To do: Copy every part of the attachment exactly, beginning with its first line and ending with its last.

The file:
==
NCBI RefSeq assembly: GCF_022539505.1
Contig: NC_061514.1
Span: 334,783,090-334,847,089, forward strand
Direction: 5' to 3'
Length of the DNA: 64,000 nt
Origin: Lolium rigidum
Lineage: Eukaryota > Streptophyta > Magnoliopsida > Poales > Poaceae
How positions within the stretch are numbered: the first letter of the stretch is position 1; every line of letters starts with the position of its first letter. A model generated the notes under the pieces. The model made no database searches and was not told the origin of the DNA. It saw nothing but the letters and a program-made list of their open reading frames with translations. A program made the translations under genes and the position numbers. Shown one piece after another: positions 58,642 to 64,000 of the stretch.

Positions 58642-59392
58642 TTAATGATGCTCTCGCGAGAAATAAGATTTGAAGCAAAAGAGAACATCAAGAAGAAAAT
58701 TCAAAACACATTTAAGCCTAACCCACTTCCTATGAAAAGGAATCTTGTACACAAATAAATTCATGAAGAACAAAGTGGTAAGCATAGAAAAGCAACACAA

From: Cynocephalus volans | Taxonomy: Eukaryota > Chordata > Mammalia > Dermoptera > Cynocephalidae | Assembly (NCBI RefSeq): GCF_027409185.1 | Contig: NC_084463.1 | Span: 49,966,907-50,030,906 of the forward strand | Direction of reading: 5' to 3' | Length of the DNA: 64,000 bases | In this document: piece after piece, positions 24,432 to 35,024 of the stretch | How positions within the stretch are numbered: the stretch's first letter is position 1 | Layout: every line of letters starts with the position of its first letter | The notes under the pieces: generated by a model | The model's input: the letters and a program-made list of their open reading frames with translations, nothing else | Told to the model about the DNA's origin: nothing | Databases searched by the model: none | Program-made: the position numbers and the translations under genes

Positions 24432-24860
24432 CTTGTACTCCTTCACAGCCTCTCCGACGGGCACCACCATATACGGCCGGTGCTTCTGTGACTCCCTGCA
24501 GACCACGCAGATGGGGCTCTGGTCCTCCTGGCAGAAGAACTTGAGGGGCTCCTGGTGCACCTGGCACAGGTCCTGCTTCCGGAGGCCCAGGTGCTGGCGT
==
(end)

NCBI RefSeq assembly: GCF_022539505.1
Contig: NC_061514.1
Span: 334,783,090-334,847,089, forward strand
Direction: 5' to 3'
Length of the DNA: 64,000 nt
Origin: Lolium rigidum
Lineage: Eukaryota > Streptophyta > Magnoliopsida > Poales > Poaceae
How positions within the stretch are numbered: the first letter of the stretch is position 1; every line of letters starts with the position of its first letter. A model generated the notes under the pieces. The model made no database searches and was not told the origin of the DNA. It saw nothing but the letters and a program-made list of their open reading frames with translations. A program made the translations under genes and the position numbers. Shown one piece after another: positions 58,642 to 64,000 of the stretch.

Positions 58642-59392
58642 TTAATGATGCTCTCGCGAGAAATAAGATTTGAAGCAAAAGAGAACATCAAGAAGAAAAT
58701 TCAAAACACATTTAAGCCTAACCCACTTCCTATGAAAAGGAATCTTGTACACAAATAAATTCATGAAGAACAAAGTGGTAAGCATAGAAAAGCAACACAA

From: Cynocephalus volans | Taxonomy: Eukaryota > Chordata > Mammalia > Dermoptera > Cynocephalidae | Assembly (NCBI RefSeq): GCF_027409185.1 | Contig: NC_084463.1 | Span: 49,966,907-50,030,906 of the forward strand | Direction of reading: 5' to 3' | Length of the DNA: 64,000 bases | In this document: piece after piece, positions 24,432 to 35,024 of the stretch | How positions within the stretch are numbered: the stretch's first letter is position 1 | Layout: every line of letters starts with the position of its first letter | The notes under the pieces: generated by a model | The model's input: the letters and a program-made list of their open reading frames with translations, nothing else | Told to the model about the DNA's origin: nothing | Databases searched by the model: none | Program-made: the position numbers and the translations under genes

Positions 24432-24860
24432 CTTGTACTCCTTCACAGCCTCTCCGACGGGCACCACCATATACGGCCGGTGCTTCTGTGACTCCCTGCA
24501 GACCACGCAGATGGGGCTCTGGTCCTCCTGGCAGAAGAACTTGAGGGGCTCCTGGTGCACCTGGCACAGGTCCTGCTTCCGGAGGCCCAGGTGCTGGCGT